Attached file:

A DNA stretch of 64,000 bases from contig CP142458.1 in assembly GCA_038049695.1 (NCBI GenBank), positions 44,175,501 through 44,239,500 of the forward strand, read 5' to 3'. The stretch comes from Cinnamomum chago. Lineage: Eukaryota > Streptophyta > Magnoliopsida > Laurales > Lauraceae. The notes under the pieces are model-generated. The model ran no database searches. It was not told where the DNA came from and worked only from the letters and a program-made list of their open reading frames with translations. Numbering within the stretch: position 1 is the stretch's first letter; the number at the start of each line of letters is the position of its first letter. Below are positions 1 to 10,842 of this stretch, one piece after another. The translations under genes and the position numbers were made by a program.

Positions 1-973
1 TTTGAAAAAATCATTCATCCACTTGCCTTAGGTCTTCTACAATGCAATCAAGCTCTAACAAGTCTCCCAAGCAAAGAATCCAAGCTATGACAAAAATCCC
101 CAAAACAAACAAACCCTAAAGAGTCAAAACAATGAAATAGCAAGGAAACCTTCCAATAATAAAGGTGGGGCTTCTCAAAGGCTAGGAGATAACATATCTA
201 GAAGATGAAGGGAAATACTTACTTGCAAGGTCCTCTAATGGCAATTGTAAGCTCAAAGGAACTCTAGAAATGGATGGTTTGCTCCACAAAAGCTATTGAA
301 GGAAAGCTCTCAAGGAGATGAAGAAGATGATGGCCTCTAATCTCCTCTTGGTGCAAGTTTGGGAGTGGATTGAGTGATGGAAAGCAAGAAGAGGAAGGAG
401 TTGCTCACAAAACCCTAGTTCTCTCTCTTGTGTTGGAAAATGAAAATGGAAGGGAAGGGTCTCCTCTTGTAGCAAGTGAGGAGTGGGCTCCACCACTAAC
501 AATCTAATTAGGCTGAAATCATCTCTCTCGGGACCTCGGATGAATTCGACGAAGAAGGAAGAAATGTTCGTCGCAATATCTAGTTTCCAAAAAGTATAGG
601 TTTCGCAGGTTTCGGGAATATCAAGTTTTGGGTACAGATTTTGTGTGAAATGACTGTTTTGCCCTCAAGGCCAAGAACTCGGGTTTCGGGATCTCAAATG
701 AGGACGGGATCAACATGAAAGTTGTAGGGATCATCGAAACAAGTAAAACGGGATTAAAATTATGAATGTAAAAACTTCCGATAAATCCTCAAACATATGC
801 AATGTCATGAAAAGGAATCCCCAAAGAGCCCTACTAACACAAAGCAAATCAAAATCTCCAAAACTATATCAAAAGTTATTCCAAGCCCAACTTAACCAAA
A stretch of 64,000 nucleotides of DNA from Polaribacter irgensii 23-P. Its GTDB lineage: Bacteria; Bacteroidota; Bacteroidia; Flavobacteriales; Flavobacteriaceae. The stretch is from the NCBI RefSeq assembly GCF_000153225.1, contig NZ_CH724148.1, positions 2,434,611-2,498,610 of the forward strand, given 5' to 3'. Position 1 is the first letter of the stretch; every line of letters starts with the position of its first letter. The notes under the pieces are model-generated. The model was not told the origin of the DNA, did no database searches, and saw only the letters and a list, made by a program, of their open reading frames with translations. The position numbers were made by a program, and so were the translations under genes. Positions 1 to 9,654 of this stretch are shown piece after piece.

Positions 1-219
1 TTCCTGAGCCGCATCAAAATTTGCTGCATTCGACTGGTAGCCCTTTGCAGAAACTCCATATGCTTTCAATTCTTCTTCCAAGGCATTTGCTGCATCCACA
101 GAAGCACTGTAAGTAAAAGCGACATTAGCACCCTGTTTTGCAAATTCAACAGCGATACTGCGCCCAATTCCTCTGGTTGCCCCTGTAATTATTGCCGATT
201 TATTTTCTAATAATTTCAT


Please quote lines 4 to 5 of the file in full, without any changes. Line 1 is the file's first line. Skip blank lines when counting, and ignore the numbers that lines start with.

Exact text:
101 CAAAACAAACAAACCCTAAAGAGTCAAAACAATGAAATAGCAAGGAAACCTTCCAATAATAAAGGTGGGGCTTCTCAAAGGCTAGGAGATAACATATCTA
201 GAAGATGAAGGGAAATACTTACTTGCAAGGTCCTCTAATGGCAATTGTAAGCTCAAAGGAACTCTAGAAATGGATGGTTTGCTCCACAAAAGCTATTGAA